Know Your Home Insurance Policy
The phrase “that’s not covered” is not something homeowners want to hear, especially if an event, such as severe weather damage or stolen property occurs. You can avoid these unwanted surprises by making sure your home insurance policy has adequate coverage for your specific needs.
Understanding Homeowners Policy Numbers
Your homeowners policy number explains what type of coverage you have. Homeowners policies generally range from an HO-1 to an HO-6, with each one providing different coverage. GuideOne policies will show a GuideOne Homeowners (GHO) prefix followed by a form number.
- HO-1 and HO-2 policies provide coverage for named perils only and are less broad. They are less popular and are no longer the industry standard. GuideOne Insurance no longer writes HO-1 and HO-2 homeowners policies. As can be expected, HO-2 is more costly than HO-1, and HO-3 is the most expensive due to expanded coverage.
- Our GHO-3 policy does not name specific causes that the plan covers like HO-1 and HO-2. Instead, the GHO-3 names the perils that the plan does not cover. The GHO-3 will provide coverage in more situations than a HO-1 or HO-2 would.
- The PACER policy offered by GuideOne offers even more coverage. It has built in replacement cost for your contents, added coverage benefits like disability coverage, and increased sub limits for your personal property.
- The GHO-4 policy provides coverage for an individual who is renting an apartment, and provides coverage for your personal property. The GHO-6 policy is intended for owners of a condo. It does not provide structure coverage, but will provide coverage for personal property, fixtures, and built in appliances.
Deciding Your Coverage Needs
Sixty-four percent of houses in the United States are not properly covered. And, of these properties, the average homeowner only has enough insurance to rebuild 81 percent of their home, should an unfortunate event occur, meaning that the homeowners would have to make up the difference.
This makes it critical to ensure your insurance policy is based on the costs of rebuilding your home, not just the price of your home. With the current economic times, the selling price of your the selling price of your home may be significantly different from the actual costs of rebuilding, should disaster strike. If your policy is not based on the rebuilding price, you could risk not having enough funds to rebuild your home in similar size and quality as your current home. Building-Cost.net is a good Web site for estimating the current replacement cost value for your home. However, the best thing you can do to ensure you are property protected is to have your insurance agent estimate the replacement cost for your home.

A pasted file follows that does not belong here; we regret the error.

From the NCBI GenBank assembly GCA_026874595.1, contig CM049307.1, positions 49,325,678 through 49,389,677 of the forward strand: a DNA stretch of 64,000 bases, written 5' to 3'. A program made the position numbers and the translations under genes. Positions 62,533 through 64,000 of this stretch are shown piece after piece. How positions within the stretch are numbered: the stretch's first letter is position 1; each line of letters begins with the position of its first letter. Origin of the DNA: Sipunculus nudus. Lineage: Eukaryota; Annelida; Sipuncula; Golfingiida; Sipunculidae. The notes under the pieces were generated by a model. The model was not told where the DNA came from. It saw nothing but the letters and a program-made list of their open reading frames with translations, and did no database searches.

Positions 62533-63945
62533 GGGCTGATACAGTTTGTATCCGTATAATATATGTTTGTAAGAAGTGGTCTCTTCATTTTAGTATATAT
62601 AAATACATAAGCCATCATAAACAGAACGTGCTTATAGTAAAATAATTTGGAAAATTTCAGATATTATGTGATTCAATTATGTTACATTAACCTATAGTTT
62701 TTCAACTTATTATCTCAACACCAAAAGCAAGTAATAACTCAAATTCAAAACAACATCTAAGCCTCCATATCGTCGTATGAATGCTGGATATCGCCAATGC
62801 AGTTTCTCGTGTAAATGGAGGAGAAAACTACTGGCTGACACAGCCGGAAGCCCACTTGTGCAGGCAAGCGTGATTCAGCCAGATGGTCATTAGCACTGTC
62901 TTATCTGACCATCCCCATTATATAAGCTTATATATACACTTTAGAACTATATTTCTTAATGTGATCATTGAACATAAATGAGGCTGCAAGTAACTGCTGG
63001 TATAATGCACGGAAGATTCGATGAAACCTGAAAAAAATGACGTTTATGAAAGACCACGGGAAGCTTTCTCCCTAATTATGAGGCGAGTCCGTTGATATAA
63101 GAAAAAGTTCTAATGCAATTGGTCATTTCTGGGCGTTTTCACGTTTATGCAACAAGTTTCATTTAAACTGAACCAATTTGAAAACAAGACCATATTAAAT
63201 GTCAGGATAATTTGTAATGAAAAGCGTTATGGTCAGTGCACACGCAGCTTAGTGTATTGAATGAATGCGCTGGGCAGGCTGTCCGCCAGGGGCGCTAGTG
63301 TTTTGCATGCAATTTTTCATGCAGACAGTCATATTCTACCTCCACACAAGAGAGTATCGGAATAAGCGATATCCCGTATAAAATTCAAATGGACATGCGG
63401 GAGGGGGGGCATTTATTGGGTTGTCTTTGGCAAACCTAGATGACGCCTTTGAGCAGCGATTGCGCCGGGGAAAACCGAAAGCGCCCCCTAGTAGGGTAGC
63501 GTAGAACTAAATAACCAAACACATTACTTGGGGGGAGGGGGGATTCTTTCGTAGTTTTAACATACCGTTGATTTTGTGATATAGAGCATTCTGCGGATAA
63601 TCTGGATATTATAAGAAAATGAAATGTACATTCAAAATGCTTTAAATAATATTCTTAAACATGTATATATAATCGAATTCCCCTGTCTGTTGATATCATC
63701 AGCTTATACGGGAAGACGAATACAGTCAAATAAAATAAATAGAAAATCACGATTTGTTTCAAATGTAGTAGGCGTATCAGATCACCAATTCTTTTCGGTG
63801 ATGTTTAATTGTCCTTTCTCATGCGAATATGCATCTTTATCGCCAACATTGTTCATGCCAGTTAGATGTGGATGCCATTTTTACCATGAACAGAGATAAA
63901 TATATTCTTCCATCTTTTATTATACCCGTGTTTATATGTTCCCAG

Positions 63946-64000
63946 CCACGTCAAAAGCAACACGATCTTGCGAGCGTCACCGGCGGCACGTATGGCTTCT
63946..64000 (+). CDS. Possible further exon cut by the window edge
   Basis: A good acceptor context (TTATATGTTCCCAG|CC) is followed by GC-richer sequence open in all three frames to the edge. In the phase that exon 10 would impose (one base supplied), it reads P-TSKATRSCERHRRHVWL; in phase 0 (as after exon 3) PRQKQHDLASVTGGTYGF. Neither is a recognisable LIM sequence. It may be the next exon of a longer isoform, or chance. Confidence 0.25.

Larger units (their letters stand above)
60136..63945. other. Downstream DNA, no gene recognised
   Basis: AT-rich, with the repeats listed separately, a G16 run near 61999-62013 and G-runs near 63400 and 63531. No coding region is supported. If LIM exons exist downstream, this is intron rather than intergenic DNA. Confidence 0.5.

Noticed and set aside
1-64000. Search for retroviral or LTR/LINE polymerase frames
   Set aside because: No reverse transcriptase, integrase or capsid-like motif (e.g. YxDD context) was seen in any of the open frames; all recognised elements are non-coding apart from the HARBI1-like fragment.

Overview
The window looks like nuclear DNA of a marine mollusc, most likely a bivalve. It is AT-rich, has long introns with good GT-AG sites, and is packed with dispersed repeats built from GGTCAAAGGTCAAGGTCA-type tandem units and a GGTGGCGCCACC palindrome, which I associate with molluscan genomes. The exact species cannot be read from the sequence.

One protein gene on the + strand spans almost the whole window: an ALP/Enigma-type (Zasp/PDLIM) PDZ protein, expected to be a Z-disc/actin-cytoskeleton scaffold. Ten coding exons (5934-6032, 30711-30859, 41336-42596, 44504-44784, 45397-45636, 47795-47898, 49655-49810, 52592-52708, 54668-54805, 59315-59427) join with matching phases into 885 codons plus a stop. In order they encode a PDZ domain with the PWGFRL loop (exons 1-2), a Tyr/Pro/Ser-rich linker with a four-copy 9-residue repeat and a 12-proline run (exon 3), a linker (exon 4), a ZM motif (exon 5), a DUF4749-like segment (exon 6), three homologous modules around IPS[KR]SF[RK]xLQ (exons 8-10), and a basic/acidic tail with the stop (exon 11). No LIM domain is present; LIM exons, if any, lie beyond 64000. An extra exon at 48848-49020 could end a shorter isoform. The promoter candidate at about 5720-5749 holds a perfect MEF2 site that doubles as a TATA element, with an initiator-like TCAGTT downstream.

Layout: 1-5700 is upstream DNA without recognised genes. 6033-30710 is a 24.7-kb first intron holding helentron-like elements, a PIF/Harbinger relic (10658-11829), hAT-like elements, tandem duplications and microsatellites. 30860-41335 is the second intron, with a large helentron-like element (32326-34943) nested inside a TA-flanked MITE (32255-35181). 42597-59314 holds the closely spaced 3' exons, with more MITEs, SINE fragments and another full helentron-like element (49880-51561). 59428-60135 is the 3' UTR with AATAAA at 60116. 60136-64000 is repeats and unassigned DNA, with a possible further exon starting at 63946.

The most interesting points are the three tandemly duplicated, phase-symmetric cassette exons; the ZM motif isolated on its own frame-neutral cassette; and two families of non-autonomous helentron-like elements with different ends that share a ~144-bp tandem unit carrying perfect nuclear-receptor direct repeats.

In addition, since most policies cover 100 percent of rebuilding costs, defining “100 percent” is important. The coverage could be actual cash value, meaning 100 percent of the current value minus depreciation on items such as TVs, furniture and computers. While protection, which includes 100 percent coverage of the replacement cost, may be a bit more expensive, it will allow you to replace items that have depreciated to be replaced with another of similar quality.
Keeping Inventory of Your Personal Possessions
Create a list containing all of your personal possessions, adding and updating it as necessary. Also, keep track of when and where you purchased these items, possibly including receipts. This will help settle claims faster, should any of your possessions be damaged or stolen. A useful online tool for tracking home inventory can be found on the Insurance Information Institute Web site: www.KnowYourStuff.org. If possible, it may save time and be more accurate to do a periodic walk-through of your home with a video camera, and keep the tape in a safe location away from your home, such as a safe deposit box.
Adding on Extras
You also may want to consider additional coverage for your home for your more expensive possessions. Most plans have limits on the amount that can be reimbursed for certain items, such as jewelry, art and antiques. You can purchase endorsements to increase the coverage provided from these items.
Homeowners policies exclude floods and/or earthquakes from their plans. If you live in an area prone to the earthquake, consider adding an endorsement to further protect your home in case of such an event. Flood coverage is available through the National Flood Insurance program (NFIP). For more information on flood insurance, visit the NFIP Web site which has printable educational materials, including a list of the most frequently asked flood insurance questions.
Your home is one of the largest investments you’ll ever make. Take time to ensure you have the proper protection and coverage for your possessions before disaster strikes.
© 2018 The GuideOne Center for Risk Management, LLC. All rights reserved.This material is for informational purposes only. It is not intended to give specific legal or risk management advice, nor are any suggested checklists or action plans intended to include or address all possible risk management exposures or solutions. You are encouraged to retain your own expert consultants and legal advisors in order to develop a risk management plan specific to your own activities.